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12 March 2013, 11:49 | Updated: 12 March 2013, 12:10
Teams of Ofsted inspectors have today begun a week of co-ordinated inspections in Norfolk to find out why the county has a disproportionate number of under-performing schools – and whether the picture is improving.
The exercise underway in Norfolk is part of a wave of focused school inspections taking place during the current term in local authority areas where the proportion of children attending a good or outstanding school is currently well below the national average.
The most recent published data shows that only 54% of secondary school children in Norfolk attend a good or better school. For primary school children, the figure is 63%.
This week’s exercise is part of a concerted programme of action by Ofsted to establish why children in some parts of the country have a much lower chance of attending a good or better school than their peers in other similar areas. It follows the publication of Ofsted’s Annual Report at the end of November, which found marked and unacceptable variations in school performance between local authority areas with similar demographics and levels of deprivation.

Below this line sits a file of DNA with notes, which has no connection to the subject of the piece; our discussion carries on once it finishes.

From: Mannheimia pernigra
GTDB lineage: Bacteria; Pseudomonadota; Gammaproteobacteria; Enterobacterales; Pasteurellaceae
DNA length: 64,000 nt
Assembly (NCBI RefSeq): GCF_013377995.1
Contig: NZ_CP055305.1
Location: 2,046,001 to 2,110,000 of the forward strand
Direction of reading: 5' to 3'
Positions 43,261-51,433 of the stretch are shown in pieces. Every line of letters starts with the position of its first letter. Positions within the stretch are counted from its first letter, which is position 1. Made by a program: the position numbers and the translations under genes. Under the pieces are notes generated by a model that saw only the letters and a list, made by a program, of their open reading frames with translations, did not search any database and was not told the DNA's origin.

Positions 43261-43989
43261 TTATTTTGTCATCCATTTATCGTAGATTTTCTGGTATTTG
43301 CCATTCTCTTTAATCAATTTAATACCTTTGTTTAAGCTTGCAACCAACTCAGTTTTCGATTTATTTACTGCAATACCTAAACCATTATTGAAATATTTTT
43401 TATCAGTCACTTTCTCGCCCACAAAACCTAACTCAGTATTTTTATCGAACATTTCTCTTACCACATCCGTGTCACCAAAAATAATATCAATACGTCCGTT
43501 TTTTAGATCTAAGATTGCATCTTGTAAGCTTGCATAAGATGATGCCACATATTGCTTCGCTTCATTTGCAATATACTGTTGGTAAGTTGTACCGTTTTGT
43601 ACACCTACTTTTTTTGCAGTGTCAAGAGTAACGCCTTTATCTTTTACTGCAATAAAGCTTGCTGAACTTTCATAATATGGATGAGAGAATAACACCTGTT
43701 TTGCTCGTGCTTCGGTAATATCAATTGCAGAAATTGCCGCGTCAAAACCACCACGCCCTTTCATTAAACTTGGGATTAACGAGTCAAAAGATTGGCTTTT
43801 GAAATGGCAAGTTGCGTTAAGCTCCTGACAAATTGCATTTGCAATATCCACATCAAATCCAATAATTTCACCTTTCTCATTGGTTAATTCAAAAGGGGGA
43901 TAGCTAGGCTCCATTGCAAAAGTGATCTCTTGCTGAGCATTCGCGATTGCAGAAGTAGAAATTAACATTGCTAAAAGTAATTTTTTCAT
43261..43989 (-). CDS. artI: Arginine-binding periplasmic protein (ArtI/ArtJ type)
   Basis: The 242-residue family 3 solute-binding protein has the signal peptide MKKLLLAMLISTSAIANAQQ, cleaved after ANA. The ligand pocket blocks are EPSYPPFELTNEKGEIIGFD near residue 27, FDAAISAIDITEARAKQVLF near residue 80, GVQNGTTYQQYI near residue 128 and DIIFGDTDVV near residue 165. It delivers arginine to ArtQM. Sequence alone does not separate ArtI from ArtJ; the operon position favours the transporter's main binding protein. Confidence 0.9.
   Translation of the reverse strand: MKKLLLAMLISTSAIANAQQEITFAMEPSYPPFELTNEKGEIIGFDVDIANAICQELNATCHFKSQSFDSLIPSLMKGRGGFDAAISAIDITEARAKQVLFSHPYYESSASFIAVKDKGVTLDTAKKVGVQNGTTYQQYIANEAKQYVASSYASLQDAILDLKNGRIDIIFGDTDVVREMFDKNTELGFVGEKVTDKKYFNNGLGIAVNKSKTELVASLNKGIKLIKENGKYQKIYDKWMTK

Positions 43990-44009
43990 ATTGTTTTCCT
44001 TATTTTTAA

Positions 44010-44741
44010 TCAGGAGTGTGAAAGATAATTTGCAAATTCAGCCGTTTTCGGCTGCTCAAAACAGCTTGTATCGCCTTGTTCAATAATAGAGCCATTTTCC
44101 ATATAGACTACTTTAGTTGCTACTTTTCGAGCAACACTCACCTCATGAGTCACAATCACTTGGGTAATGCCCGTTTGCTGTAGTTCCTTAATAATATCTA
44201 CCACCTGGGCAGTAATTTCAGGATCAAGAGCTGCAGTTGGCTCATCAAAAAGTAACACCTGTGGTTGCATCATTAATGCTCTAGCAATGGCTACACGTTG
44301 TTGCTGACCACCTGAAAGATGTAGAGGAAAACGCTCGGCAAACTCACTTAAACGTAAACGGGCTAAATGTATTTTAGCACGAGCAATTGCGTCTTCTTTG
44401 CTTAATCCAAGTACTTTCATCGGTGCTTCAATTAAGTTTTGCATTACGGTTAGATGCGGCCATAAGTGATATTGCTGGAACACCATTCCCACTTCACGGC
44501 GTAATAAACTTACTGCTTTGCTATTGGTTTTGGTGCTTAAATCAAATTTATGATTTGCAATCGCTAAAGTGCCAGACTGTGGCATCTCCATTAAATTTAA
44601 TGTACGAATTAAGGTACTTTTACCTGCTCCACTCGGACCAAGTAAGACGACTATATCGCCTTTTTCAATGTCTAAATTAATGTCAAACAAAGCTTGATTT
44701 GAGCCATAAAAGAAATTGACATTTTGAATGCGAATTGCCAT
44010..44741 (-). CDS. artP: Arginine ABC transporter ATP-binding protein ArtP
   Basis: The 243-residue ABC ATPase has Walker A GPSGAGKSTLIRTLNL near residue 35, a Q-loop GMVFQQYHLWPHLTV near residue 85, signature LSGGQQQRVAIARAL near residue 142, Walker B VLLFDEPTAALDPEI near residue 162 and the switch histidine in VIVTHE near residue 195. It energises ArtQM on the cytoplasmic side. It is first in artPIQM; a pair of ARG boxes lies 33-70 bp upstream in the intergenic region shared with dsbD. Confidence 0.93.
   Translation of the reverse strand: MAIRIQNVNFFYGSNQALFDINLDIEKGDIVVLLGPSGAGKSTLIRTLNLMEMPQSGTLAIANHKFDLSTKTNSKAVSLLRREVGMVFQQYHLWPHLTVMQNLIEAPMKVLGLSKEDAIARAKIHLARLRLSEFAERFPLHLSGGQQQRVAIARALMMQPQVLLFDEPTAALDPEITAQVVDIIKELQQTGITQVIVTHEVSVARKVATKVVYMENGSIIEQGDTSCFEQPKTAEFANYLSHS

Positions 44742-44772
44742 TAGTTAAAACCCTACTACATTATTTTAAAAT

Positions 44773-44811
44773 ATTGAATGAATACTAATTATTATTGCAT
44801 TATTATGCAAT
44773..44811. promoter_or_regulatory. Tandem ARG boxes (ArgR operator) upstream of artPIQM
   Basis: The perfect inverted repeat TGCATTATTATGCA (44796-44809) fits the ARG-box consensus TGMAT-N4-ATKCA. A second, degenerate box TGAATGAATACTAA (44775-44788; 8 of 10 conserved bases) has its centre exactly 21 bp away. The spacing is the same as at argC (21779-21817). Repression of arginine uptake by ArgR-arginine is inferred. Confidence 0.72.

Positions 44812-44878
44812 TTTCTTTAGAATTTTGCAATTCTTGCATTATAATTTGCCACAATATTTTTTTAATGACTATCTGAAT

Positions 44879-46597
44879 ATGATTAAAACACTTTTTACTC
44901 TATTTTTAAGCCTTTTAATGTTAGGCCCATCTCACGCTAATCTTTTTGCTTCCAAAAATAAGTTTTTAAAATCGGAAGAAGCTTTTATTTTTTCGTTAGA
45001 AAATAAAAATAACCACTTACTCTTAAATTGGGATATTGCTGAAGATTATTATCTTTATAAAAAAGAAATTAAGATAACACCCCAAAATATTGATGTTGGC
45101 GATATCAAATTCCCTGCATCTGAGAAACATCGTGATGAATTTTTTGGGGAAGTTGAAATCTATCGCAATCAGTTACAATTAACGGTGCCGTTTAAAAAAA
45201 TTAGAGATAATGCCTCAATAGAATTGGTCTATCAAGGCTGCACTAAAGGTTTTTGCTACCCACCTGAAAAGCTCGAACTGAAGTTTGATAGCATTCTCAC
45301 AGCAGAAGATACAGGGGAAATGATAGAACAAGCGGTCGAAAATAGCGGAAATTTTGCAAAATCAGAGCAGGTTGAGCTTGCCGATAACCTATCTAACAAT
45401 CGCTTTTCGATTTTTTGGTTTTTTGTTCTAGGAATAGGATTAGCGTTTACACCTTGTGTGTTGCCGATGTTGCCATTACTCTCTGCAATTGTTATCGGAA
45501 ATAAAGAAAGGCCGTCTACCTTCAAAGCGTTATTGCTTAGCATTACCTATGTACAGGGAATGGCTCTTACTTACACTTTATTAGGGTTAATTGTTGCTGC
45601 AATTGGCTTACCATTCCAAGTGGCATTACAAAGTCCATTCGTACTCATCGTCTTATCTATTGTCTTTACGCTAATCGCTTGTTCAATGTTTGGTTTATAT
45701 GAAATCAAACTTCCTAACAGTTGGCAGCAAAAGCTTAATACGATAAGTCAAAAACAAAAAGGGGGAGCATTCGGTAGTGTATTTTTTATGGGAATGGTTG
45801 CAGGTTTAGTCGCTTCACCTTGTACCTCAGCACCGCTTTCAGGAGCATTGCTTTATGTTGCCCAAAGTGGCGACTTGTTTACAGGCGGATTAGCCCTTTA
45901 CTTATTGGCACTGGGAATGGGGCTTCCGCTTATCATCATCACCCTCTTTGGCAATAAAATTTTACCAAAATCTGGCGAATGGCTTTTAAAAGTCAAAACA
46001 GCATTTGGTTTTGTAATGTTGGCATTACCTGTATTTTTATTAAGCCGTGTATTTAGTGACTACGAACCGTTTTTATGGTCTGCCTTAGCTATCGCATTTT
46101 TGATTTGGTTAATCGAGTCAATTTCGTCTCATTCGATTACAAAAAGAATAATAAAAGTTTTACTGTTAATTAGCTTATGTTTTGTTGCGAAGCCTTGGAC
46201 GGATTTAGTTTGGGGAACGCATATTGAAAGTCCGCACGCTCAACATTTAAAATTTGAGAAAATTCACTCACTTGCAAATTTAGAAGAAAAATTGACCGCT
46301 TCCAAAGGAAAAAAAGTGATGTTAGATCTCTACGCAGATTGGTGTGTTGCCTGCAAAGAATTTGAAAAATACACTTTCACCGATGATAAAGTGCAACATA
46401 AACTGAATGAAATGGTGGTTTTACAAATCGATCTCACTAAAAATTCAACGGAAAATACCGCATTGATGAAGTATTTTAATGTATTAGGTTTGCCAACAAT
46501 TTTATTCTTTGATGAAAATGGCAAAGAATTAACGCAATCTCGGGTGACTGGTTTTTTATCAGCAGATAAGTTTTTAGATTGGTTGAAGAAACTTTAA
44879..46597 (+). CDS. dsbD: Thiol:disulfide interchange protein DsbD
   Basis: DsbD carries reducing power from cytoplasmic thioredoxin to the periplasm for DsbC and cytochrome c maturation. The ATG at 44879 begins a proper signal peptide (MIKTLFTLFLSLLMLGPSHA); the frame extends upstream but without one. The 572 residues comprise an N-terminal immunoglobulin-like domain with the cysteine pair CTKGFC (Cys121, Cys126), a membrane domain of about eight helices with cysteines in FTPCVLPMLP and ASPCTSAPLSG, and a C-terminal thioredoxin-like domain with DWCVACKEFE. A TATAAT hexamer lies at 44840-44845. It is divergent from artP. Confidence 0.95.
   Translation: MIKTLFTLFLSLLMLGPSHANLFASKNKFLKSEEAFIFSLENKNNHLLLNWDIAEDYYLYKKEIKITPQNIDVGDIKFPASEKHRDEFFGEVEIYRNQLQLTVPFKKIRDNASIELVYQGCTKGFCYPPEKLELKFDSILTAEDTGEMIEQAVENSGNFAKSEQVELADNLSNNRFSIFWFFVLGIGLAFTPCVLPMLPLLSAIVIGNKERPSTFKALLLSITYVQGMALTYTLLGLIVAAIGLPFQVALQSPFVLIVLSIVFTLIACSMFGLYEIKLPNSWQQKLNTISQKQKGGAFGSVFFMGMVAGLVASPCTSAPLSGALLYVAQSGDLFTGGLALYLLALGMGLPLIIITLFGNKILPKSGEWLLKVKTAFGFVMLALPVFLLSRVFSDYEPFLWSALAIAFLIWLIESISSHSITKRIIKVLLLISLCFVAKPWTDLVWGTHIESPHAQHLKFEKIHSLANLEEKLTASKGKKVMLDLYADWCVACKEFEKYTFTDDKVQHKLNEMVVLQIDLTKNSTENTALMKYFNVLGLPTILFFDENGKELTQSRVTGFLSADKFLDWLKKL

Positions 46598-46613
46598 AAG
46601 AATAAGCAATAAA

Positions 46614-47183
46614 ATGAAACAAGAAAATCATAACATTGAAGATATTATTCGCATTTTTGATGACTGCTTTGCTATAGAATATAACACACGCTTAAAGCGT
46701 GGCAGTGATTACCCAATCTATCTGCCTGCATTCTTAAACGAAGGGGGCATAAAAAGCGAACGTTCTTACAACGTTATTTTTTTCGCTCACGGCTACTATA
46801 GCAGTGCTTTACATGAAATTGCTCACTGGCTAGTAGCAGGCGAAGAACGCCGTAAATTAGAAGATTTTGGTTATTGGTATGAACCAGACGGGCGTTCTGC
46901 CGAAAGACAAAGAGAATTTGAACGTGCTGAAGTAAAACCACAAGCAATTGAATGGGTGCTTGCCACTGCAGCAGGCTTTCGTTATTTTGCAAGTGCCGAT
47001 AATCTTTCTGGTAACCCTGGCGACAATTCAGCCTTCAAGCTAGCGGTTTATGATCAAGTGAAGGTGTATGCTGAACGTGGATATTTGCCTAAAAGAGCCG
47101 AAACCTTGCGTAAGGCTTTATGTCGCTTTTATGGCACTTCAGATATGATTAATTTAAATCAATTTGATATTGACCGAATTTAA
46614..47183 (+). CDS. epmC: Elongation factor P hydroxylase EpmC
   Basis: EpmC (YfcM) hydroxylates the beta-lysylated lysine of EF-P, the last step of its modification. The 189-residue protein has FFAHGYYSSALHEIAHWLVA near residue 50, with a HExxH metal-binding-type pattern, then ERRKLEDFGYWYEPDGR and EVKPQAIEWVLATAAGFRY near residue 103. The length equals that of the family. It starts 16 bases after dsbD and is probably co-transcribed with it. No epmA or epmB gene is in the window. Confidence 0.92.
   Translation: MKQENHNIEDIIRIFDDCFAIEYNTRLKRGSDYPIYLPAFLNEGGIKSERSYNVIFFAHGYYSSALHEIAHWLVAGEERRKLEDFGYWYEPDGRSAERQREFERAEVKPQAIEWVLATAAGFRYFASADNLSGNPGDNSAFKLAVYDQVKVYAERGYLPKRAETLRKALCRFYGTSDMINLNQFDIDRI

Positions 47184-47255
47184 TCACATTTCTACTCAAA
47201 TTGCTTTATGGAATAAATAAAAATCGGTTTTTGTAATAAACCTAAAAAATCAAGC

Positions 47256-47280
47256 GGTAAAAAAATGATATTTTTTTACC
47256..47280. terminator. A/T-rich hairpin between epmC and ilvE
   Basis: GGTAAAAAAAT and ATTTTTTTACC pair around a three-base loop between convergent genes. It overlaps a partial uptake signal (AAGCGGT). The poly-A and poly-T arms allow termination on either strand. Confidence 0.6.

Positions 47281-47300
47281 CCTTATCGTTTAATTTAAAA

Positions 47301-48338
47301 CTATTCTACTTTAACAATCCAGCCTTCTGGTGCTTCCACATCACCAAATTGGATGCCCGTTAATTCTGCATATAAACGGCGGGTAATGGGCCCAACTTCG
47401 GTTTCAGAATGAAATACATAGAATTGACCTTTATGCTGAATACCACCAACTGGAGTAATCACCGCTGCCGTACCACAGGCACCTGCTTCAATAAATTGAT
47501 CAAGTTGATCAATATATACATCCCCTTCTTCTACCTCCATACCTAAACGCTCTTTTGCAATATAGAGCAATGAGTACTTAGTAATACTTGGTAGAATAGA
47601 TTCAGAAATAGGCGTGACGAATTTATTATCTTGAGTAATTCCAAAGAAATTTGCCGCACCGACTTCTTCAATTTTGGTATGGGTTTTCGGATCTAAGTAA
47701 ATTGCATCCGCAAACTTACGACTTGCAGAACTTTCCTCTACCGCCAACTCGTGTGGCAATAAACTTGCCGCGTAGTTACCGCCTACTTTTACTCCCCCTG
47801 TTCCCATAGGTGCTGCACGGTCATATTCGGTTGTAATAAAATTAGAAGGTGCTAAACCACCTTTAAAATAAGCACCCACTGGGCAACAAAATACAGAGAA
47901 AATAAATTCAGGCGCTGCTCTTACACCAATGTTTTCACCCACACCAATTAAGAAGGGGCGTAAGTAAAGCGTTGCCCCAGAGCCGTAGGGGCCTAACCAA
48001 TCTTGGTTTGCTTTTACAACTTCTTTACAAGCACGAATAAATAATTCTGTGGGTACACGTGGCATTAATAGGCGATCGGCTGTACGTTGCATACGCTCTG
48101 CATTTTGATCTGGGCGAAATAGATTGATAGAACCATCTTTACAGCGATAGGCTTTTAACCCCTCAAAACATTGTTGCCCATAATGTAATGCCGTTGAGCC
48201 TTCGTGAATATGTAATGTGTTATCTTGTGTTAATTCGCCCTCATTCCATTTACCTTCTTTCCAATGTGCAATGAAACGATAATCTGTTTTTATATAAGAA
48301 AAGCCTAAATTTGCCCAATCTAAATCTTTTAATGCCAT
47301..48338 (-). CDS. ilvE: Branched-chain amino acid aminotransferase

Sean Harford, Ofsted Regional Director for the East of England, said:
“Every parent wants their child to go to a good or better school. However, in Norfolk a little over half of secondary school age children and only 63% of primary school children currently do so.
“It cannot be right that local authority areas with similar demographics - such as the size of the population and the levels of deprivation - have such varying levels of provision in schools.
“That is why we are carrying out focused school inspections across under-performing areas, where we will be looking not just at the performance of the individual schools but also the support they are receiving from their local authority. We will be seeking to determine whether councils are really fulfilling their statutory duties to promote high standards and fair access to educational opportunity.”
The school inspections taking place over the next five days were scheduled to take place this academic year but are being brought forward.
At the same time, Ofsted will conduct a separate telephone survey of a number of Norfolk’s schools, which are not being inspected.
Ofsted say together this will give a powerful snapshot of not only how well schools are doing in Norfolk since the Annual Report data was collected, but also a strong indication of the quality of external support and direction given to the schools by the local authority.
Evidence gathered from this exercise will be drawn together by inspectors for HM Chief Inspector and the East of England Regional Director.
The findings and any recommendations will then be shared with the local authority as well as schools, parents and the wider local public.